Lynne McBurney is Group HR [human resources] Manager at Arnold Clark Group. Arnold Clark is one of the largest car dealer groups in Europe. As well as selling cars, the company also supplies business leasing and fleet services, car finance and insurance, vehicle aftercare, servicing, MOTs, accident repairs, and the ACCIST accident management service. Attracting and retaining female talent is a key objective for the organisation as it grows.
“…Women make up almost half of the labour force and encouraging these individuals into the automotive industry increases our potential workforce / talent pool…”
Lynne, please can you briefly tell us about your career to date and how you came to join Arnold Clark?
I joined Arnold Clark almost 12 years ago when I applied for a position as an HR advisor. I was interested in the role as it was multi-site covering the whole of the UK. I knew I would enjoy this far more than my previous, office-based roles.
At that time, Arnold Clark as a company had taken the decision to be more proactive and consistent across the organisation with regards to employee relations; previously the HR department was an administrative function and branch management had responsibility for employee matters resulting in issues with procedures and inconsistency. This meant it was an exciting time to join the HR department and I was able to have a real influence on setting policy and procedure.
As the work of the department and our credibility increased along with the size of the organisation, the HR team grew and as such I had opportunities to be promoted to Senior HR Advisor, HR Operations Manager and into my present role of Group HR Manager.
What does your role involve on a day-to-day basis?
Every day at the office is different! I manage the HR teams based in Glasgow and Manchester, a total of 20 employees. The team carries out all employee relations work within the organisation including maternity meetings, flexible working discussions, absence management, performance management, disciplinaries, grievances, TUPE transfers and redundancies.
My own workload is generally involved with group managers and directors in the planning and rollout of any changes or strategies affecting employees such as pay structures, branch closures and staffing changes.
I deal with all tribunal workload, liaising with our employment solicitors and making decisions daily on how to proceed with any live tribunal cases and on any early conciliation notifications we receive. It is my responsibility to ensure that the organisation stays compliant with current employment legislation, which involves constant review of policies and procedures.
I am also involved regularly in project work, currently working on preparations for the forthcoming gender pay reporting. Previous projects have included the change management of relocating 500 staff from various locations to our new, centralised head office facility and the management of the introduction of a flexi-time policy, which is currently being trialled with a view to rolling this out company-wide.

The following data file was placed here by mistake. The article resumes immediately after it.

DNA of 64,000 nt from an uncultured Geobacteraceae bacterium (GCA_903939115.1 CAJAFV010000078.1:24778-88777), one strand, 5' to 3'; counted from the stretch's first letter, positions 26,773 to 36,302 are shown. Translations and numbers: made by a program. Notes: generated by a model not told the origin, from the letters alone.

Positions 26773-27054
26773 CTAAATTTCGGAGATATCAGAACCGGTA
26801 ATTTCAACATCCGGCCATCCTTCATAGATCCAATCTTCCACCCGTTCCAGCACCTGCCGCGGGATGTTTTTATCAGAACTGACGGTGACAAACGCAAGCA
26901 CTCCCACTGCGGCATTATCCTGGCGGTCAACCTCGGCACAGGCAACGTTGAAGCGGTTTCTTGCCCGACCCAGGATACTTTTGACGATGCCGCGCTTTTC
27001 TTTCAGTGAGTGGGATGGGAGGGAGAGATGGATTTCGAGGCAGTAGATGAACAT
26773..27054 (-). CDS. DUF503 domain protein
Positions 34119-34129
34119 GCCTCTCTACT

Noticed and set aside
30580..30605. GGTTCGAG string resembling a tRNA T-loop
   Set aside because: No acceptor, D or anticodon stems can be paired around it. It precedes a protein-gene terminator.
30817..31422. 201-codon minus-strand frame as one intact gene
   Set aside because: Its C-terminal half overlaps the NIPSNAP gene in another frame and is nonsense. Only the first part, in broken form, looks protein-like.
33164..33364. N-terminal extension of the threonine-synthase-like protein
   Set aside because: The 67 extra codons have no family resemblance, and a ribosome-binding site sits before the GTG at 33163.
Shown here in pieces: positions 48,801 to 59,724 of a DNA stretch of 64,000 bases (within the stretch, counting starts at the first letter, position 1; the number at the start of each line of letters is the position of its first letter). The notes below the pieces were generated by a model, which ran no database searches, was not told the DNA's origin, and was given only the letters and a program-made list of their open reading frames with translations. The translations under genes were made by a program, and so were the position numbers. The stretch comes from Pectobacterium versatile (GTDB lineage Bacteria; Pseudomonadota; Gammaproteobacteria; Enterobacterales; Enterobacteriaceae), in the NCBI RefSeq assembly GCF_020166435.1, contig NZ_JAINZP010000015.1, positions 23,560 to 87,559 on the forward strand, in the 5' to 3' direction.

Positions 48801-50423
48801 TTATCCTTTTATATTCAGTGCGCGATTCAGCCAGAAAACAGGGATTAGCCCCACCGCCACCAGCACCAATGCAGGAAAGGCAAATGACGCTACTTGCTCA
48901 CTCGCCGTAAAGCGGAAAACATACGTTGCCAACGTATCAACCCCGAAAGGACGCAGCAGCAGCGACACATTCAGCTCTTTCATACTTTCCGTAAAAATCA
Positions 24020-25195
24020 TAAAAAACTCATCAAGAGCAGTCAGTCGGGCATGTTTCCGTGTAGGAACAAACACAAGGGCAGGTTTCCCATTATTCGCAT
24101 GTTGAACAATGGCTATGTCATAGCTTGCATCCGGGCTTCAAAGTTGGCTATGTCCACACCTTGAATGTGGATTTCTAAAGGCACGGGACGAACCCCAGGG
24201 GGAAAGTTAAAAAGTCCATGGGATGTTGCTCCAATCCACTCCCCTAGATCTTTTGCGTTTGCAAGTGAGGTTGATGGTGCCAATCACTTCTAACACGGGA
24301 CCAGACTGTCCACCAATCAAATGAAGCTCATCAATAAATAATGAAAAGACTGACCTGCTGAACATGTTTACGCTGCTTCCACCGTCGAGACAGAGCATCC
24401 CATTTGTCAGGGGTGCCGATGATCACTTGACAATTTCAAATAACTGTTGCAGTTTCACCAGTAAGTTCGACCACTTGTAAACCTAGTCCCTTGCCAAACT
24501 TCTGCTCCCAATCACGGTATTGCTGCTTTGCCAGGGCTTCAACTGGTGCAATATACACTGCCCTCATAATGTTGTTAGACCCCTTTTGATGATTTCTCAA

Globally, the automotive sector remains male dominated. At Arnold Clark you’re actively supporting women who want to work in automotive. Why is working towards a gender-balanced workforce so important to the company?
There are many reasons why Arnold Clark recognises the importance of a gender balanced workforce:
- Women make up almost half of the labour force and encouraging these individuals into the automotive industry increases our potential workforce / talent pool.
- High employee turnover results in huge costs to Arnold Clark. The organisation is aware that an inclusive culture improves employee retention rates due to increased morale, opportunity and equality.
- An inclusive workforce also breeds higher satisfaction levels, which directly affects employee engagement and performance.
- The reputation of the Arnold Clark business is key to our success and can only be improved by addressing the gender balance.
- A balanced workforce will allow us to serve an increasingly diverse customer base as a business.
What initiatives do you have in place to recruit, train and retain more women?
Recruitment: Arnold Clark has strong links with schools in order to encourage younger people into the organisation. We are active in attending girl-only events in schools to address the gender balance in the more male-dominated roles within the company. This involves us meeting with school-age girls and also introducing them to female apprentices to show the opportunities open to them.